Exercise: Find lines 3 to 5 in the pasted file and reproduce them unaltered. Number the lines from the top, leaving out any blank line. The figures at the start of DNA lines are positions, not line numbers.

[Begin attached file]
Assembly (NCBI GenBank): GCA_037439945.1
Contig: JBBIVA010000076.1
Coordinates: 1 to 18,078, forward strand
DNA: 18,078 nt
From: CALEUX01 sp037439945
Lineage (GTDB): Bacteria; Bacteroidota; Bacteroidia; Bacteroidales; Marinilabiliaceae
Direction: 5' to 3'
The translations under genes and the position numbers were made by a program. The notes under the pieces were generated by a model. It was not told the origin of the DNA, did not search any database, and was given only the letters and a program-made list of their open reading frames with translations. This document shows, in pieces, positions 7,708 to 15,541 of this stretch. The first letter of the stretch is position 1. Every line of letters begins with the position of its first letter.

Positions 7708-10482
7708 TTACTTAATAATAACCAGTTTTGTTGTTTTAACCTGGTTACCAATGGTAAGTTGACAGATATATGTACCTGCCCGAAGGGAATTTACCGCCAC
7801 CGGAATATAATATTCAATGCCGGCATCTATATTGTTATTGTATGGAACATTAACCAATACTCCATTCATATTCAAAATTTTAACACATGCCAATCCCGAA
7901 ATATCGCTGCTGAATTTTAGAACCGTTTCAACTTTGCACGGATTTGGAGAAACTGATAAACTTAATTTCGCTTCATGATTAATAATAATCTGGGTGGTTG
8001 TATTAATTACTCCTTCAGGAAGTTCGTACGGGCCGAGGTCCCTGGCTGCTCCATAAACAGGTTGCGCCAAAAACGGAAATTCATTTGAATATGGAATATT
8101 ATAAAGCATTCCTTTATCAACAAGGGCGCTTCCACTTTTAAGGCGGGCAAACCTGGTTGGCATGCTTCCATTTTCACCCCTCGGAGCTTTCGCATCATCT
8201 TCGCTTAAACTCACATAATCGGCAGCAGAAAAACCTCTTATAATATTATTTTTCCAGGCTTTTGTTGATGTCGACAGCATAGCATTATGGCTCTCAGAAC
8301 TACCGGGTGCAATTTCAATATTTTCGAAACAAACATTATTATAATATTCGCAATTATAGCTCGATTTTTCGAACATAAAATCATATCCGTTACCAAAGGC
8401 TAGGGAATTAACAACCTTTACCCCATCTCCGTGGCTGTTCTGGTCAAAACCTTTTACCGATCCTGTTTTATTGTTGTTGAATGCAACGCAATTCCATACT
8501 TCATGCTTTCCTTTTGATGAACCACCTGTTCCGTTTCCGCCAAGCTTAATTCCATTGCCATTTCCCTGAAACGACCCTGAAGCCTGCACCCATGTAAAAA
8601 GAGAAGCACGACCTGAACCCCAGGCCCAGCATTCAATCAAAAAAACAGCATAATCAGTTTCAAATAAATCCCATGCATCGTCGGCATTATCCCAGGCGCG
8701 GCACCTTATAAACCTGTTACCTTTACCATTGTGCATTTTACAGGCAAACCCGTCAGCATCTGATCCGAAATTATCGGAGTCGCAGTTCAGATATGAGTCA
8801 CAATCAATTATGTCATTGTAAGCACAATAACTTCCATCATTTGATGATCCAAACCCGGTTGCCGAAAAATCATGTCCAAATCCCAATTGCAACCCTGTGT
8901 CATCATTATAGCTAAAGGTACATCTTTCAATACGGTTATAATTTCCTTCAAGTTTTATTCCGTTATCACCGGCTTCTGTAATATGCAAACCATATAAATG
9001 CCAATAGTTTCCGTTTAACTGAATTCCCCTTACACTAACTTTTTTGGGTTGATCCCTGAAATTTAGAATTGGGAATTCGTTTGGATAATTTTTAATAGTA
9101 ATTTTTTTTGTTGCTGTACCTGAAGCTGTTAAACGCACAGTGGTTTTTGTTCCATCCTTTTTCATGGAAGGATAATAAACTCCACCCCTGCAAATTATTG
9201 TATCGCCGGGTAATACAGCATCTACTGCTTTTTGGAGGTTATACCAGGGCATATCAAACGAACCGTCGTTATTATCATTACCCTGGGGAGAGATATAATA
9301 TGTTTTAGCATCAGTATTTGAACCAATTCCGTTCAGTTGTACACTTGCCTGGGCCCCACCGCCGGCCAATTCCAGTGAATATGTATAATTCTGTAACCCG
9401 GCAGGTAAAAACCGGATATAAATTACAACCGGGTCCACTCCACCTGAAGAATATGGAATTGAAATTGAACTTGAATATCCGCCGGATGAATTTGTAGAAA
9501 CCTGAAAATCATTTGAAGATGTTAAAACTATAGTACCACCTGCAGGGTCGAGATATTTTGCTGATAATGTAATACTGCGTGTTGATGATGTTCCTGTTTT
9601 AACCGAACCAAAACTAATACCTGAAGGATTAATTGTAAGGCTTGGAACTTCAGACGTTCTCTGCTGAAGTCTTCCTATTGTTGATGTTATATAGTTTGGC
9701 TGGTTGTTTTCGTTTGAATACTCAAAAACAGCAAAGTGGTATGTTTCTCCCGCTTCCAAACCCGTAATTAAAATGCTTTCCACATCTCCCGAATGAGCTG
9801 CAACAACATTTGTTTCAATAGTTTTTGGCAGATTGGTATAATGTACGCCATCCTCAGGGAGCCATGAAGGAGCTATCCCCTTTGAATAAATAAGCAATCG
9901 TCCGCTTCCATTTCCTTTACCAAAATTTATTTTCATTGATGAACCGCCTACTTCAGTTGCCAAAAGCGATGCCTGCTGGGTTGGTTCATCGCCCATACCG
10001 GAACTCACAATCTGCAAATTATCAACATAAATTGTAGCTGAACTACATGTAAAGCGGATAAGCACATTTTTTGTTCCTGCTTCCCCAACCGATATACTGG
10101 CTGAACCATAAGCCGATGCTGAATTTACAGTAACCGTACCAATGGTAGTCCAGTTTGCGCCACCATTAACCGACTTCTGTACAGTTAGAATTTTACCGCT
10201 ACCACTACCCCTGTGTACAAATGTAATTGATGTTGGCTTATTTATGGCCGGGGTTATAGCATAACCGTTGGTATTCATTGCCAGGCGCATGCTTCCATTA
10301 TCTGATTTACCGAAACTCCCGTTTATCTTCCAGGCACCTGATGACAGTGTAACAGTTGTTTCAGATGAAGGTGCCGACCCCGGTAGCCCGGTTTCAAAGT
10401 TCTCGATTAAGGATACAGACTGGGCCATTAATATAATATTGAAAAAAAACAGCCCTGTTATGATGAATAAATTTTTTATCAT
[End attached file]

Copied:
Coordinates: 1 to 18,078, forward strand
DNA: 18,078 nt
From: CALEUX01 sp037439945